Psychology and Child Development

College of Liberal Arts

Child Development Student Creates Tutoring Network To Help Local K-12 Students

Driving from San Luis Obispo to Los Angeles, Claudia Kraake was struck with an idea so exciting, she pulled over on the side of the freeway to brainstorm, she said. To help local K-12 students navigate online learning, the child development junior built a network of Cal Poly student tutors.

“You have to take charge of what you want to do in the world,” Kraake said. “If you want to change the world, you have to grab it, especially now.”

Kraake came up with the idea to ease San Luis Obispo families into virtual learning. The tutoring network seemingly grew overnight — from a staff of thirteen to 380 tutors, connecting them with over 130 local families.

“[Kraake] saw a world going topsy turvy and asked herself, ‘How can I help? What do I have to offer?’” said psychology and child development professor Amarilis Marques Iscold.

Iscold guided Kraake in bringing her vision to life. Kraake said she is grateful for the support she has received.

“I feel so lucky. This is beyond what I can believe,” Kraake said. “The support and response I have had — it’s unfathomable.”

Kraake describes her creation as a “ for learning tools.” Kraake presents families with three potential tutors, based on the child’s needs and the tutor’s qualifications. Pay, hours and safety precautions are up to the families.

A GoFundMe page supports families in need of financial support, and any surplus funds will be donated to the Family Care Network in San Luis Obispo. Some tutors donate their time to these families in need, and some paying families donate funds, according to Kraake.

On their applications, tutors specify which ages, subjects and hours they are willing to work with. Responsibilities may go beyond guidance with schoolwork, Kraake said. Tutors may spend time providing kids with time-management strategies or overseeing engaged Zoom sessions with teachers. Cal Poly student-athletes have also signed on to lead kids in physical education and outdoor play that quarantine curtails.

Guardians unfamiliar with online education resources have used Kraake’s network to help with learning the ropes of technology such as Zoom and Google Classroom in order to keep up with their children’s work, according to Kraake. Families seeking more in-person connections for their students arrange “pods” of kids who meet regularly in one location to attend online classes, all overseen by one tutor. Tutors and families specify their COVID-19 safety requisites in their applications, and Kraake takes this into account when matching families with tutors.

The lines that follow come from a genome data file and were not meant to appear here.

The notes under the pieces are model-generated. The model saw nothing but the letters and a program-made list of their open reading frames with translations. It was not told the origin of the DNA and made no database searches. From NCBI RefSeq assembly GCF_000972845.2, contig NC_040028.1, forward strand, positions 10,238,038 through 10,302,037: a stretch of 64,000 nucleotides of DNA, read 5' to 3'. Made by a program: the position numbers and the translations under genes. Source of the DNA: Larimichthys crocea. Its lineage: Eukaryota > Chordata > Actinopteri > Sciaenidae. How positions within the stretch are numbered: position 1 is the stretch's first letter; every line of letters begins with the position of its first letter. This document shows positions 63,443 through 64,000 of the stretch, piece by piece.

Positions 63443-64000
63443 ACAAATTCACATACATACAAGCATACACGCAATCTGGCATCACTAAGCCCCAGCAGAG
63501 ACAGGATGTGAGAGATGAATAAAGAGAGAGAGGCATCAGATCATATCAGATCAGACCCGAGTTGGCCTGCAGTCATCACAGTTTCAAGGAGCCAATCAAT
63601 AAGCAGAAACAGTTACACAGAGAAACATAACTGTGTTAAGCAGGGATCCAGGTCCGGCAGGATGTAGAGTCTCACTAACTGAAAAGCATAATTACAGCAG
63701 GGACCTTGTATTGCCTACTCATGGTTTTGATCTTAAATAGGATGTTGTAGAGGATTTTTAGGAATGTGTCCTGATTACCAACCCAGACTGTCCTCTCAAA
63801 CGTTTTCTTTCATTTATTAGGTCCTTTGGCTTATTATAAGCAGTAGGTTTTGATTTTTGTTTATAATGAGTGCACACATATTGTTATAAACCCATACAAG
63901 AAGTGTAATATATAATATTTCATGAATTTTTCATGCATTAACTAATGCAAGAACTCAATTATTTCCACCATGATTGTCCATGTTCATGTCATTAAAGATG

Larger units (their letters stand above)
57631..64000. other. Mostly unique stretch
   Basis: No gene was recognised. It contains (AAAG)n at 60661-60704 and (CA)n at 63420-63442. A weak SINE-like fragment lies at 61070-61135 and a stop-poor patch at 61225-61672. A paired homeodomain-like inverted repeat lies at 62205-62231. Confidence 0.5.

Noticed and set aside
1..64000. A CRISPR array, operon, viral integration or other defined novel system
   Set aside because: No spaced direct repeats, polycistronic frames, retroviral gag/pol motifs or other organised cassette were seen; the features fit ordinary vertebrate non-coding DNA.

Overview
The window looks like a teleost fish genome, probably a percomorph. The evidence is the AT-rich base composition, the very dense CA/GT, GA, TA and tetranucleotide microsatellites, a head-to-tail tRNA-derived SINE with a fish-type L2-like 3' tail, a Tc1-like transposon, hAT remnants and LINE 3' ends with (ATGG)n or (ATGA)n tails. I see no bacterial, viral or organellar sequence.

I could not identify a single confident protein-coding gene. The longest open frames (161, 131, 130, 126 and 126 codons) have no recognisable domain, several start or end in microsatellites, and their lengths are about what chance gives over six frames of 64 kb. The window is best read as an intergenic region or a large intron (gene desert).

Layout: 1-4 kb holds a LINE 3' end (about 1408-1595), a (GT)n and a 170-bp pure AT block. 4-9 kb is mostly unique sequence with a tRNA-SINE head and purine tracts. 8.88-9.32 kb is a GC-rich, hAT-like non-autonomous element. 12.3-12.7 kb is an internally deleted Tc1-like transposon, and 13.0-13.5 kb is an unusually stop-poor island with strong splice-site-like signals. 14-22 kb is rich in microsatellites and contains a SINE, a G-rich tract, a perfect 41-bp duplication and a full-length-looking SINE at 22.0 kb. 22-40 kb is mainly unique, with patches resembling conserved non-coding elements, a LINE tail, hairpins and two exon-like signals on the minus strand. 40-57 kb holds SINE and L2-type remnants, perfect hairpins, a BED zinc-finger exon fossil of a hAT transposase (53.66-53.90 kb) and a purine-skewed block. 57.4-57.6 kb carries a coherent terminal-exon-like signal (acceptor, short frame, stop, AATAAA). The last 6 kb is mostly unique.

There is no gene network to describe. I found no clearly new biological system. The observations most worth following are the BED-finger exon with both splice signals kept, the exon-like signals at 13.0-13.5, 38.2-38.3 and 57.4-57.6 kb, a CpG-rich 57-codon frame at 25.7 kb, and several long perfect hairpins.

The facilitation of safety arrangements is between the tutors and families, Kraake said. “This is new for everyone,” Iscold said. “Having other sources of connection and academic support will potentially mitigate family stress and also give college students an opportunity to connect and contribute to their communities.”

The idea of “emotion work” was the inspiration behind Kraake’s mission to provide children of the San Luis Obispo community with extra educational resources. Kraake defines the term “emotion work” as the regulation and management of feelings in everyday human connection. Online learning emphasizes the importance of emotion work for students of all ages, she said. “Before the pandemic, K-12 students had human connection every day, practicing emotional connections with different feelings from 8:00 a.m. to 3:00 p.m,” Kraake said. “Now, more than ever, kids need to be aware of what they’re feeling, with the world flipped upside down. Stress isn’t always on the surface.”

According to executive director of the writing and learning center Dawn Janke and tutoring coordinator Tyler Gardner, tutoring benefits the tutor just as much as the tutored. “When they come to the end of their time tutoring in the center, it seems like all tutors can talk about is how much they have grown academically and personally,” Gardner said. “This is the high impact of collaborative learning—it benefits everyone involved.” In addition to developing an improved understanding of subject-specific material, the process of supporting diverse students with a variety of projects and assignments helps tutors develop communication and interpersonal skills create lifelong benefits, Janke said. “When students think of learning in terms of independently processing class lectures and studying alone in their preferred corner of the library, they can all too easily overlook the powerful role that collaboration plays in meaning-making,” Janke said. According to Janke and Gardner, the collaboration in tutoring creates an additional space outside of the classroom for students to discuss their ideas and talk through what they are studying with someone who has experience in the subject matter. In a virtual learning environment where students of all ages might feel a heightened need for such connection, the Writing and Learning Center’s resources grow even more important, according to Janke and Gardner. “Tutors… act as learning guides and collaborative partners,” Gardner said. “This student-driven learning space allows for individualized attention and connection, which helps foster and support the learning process.”

This story originally appeared in Mustang News

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